A dozen years ago, I asked our counterpart organizations in other states if they scheduled their schools’ regular-season varsity football games. Very few did so.
More recently, I’ve realized that I didn’t ask enough questions. It turns out that few statewide high school associations tell schools who they play each week of the regular season. However, many more give schools the group of opponents they may schedule. They place schools in leagues and/or districts and/or regions and instruct schools to schedule from among those schools only or predominantly.
I have been waiting for the tipping point where a sufficient number of high schools in Michigan are sufficiently stressed over scheduling football games that they would turn to the MHSAA to solve the problem.
I’m anticipating this might occur first among schools playing 8-player football, and that success there will lead to our assistance for 11-player schools.
One approach – the simpler solution – would work like this:
All 8-player schools within the enrollment limit for the 8-player tournament would be placed in two divisions on the basis of enrollment in early March. About 32 schools in each, based on current participation.
At the same time, each division would be divided into four regions of about eight schools.
In April, the schools of each region would convene to schedule seven regular season games for each school.
Based on current numbers, schools would still have two open weeks to fill, if they wish, for games with schools in other regions or of the other division or in neighboring states.
A second option – the date-specific solution – would provide every school its weekly schedule for all nine dates, or weeks 1 through 8, or weeks 2 through 8, depending on local preferences. This would not be difficult in concept once there is agreement on what criteria would be used and what value each criterion would have.
For example, one important criterion would be similarity of enrollment; another of great value would be proximity. Perhaps league affiliation would be a factor with some value. Perhaps historic rivalries would be another factor with a value. Then the computer spits out schedules for each school for every week for two years, home and away.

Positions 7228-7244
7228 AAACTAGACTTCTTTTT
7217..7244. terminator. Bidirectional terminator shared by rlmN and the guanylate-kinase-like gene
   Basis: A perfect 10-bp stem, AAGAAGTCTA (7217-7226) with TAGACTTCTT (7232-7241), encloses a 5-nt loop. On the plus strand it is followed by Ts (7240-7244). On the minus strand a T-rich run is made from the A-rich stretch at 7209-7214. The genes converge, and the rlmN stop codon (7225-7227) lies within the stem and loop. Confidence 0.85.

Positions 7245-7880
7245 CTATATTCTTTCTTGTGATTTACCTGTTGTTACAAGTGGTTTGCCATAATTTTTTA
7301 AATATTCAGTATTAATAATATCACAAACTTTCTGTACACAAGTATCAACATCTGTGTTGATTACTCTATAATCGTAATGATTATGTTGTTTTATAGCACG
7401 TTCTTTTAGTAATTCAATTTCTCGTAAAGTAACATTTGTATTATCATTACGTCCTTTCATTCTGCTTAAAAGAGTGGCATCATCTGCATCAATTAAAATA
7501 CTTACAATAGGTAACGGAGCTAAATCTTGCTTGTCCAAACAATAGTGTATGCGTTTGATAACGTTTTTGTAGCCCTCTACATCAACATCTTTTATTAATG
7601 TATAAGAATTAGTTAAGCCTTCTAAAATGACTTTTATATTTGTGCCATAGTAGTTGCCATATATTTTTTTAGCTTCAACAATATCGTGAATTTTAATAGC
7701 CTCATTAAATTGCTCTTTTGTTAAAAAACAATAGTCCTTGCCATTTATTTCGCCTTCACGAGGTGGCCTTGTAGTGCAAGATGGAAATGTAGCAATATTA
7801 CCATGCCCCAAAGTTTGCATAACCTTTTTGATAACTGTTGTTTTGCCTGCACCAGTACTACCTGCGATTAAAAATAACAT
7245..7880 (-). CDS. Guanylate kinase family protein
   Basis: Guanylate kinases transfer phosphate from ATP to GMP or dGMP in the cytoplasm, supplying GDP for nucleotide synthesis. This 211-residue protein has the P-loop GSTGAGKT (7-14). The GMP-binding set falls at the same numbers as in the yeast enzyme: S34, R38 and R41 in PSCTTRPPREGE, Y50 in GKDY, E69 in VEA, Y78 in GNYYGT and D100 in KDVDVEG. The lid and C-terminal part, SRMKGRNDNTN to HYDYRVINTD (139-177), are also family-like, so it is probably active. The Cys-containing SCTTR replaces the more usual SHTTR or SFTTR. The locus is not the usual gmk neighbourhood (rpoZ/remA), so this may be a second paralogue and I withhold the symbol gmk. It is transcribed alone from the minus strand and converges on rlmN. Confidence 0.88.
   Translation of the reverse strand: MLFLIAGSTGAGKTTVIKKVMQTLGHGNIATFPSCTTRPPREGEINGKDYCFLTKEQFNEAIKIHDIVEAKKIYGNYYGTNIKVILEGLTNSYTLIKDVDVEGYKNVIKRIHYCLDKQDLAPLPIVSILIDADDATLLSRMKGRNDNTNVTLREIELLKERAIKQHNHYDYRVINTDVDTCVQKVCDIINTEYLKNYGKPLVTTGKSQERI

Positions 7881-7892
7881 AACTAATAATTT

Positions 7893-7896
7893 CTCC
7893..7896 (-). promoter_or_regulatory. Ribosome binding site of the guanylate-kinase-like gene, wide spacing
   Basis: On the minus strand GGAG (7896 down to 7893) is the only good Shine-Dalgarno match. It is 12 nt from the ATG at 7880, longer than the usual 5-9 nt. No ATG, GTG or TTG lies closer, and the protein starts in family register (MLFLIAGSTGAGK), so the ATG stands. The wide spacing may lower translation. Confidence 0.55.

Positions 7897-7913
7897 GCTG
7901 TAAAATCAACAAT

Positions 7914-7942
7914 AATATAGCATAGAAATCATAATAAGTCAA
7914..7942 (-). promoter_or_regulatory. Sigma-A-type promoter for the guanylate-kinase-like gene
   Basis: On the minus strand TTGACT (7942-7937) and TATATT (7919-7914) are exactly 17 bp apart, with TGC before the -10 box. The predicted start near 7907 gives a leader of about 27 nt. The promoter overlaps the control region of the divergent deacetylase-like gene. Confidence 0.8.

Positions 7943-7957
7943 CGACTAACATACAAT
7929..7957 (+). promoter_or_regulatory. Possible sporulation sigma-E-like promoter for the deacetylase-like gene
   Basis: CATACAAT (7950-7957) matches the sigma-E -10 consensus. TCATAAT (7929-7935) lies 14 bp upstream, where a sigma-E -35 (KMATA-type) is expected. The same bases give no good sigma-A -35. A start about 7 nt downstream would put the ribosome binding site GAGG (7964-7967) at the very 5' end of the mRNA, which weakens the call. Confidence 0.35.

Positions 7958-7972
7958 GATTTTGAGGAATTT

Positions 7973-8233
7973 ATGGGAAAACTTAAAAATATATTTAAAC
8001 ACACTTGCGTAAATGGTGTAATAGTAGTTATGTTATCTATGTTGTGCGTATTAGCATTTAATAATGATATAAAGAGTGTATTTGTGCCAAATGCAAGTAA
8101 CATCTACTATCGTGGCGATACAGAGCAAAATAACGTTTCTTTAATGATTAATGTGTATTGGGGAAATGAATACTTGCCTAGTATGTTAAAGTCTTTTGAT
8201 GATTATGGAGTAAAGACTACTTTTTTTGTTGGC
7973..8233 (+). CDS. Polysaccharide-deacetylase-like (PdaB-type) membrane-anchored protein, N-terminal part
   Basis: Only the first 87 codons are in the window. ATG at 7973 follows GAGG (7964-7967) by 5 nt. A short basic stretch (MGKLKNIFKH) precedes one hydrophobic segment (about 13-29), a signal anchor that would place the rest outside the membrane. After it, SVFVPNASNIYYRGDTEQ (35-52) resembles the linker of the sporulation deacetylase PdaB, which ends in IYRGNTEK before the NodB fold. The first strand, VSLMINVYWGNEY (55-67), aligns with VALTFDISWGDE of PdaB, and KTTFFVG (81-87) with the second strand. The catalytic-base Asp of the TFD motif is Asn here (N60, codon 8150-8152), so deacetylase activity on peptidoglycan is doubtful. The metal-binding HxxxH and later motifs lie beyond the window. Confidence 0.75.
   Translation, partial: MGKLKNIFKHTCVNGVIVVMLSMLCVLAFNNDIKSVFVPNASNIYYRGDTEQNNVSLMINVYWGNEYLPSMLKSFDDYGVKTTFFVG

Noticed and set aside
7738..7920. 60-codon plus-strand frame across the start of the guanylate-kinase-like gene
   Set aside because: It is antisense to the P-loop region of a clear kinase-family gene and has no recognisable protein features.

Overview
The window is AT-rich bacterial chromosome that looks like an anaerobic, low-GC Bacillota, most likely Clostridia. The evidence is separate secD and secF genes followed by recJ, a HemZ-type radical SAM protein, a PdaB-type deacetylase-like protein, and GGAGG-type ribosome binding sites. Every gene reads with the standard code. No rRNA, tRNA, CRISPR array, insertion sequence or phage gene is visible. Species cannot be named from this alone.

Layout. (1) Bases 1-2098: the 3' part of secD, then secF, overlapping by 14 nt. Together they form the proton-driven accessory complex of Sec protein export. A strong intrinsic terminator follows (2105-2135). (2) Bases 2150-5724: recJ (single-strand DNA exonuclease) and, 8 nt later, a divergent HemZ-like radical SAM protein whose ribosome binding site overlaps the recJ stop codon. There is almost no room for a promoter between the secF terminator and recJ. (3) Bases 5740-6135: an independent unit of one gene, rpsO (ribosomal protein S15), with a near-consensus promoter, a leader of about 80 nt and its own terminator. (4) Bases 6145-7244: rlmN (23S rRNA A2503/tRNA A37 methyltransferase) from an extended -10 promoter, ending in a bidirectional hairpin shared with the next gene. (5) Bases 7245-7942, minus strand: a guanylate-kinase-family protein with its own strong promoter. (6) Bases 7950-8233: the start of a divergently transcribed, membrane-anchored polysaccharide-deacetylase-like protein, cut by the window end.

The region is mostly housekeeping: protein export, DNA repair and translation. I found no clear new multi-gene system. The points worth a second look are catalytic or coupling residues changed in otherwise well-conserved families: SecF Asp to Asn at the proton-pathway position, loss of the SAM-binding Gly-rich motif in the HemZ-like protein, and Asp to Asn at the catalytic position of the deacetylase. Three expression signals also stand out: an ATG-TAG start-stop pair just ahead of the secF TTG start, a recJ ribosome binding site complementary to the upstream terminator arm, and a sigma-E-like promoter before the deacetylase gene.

I don’t campaign for this task because, frankly, it will produce complaints and controversy. But if this organization exists to serve, then this is a service that today’s chronic complaints tell us we should begin to provide soon.
I suggest we do this for 8-player football for the 2019 and 2020 seasons (with a paper trial run for 2018). If it proves successful, we could expand the service to 11-player schools as soon after as they are satisfied with our efforts for 8-player schools.
Separated by 527 travel miles – whether over Mackinac Bridge or around Lake Michigan, the Novara family celebrated nearly parallel football successes this fall.
At Portland, John Novara completed his 25th season as head coach leading the Raiders to a 12-1 record – their best since finishing Division 5 runner-up in 2018, and a second-straight Capital Area Activities Conference White championship on the way to reaching the Division 4 Semifinals.
At Kingsford, fifth-year coach Mark Novara led the Flivvers to a 10-2 record – their best since posting the same in 2004. Kingsford shared the Western Peninsula Athletic Conference Copper title and won a Division 5 District title, its first District championship since 2009.
John Novara graduated from Iron Mountain in 1989, and younger brother Mark graduated from Kingsford in 1993.
Similarly parallel, both teams were quarterbacked by Novaras. Dominic Novara directed the Raiders’ attack, and cousin Nic Novara led the Flivvers. Both are juniors. (Mark Novara was a Division III All-American at quarterback at Lakeland College in Wisconsin.)
One more connection: Portland athletic director Kevin Veale quarterbacked the Iron Mountain teams with John Novara as tight end long before they worked together downstate. Veale’s nephew Garrett Veale was a standout two-way lineman for Mark Novara and Kingsford this fall.
Small gesture, memorable connection
Dante DeGrazia’s senior season was sadly short-lived this fall, as he suffered a season-ending injury during the first half of South Lyon East’s opening game against White Lake Lakeland at Michigan Stadium.
But an official provided a memory the DeGrazias will not forget.
Chris Curtis had begun his 16th season as an official earlier that day at U-M, and stuck around to watch the Lakes Valley Conference matchup. A month later, he was officiating the East/Warren Mott game, and made sure to check in with DeGrazia – a small gesture, but a meaningful one as well and another reminder of the interconnectedness of communities within educational athletics.
“When he heard my son wasn't able to play anymore, needed surgery and that he was a senior, he offered him kindness and a hug on the field,” Dante’s mother Dana DeGrazia wrote to East athletic director Greg Michaels. “As a parent whose son is going through a rough time dealing with losing his senior season, hearing this story from Dante means a lot to me and the support that was given to him and I wanted to reach out and tell him thank you.”
PHOTOS (Top) Kingsford football coach Mark Novara, far left, quarterback Nic Novara and Portland coach (and uncle) John Novara celebrate the Flivvers' District title. (Middle) South Lyon East's Dante DeGrazia (33) and official Chris Curtis meet for a quick hug during East's Week 5 game. (Photos courtesy of the Portland football program and DeGrazia family, respectively.)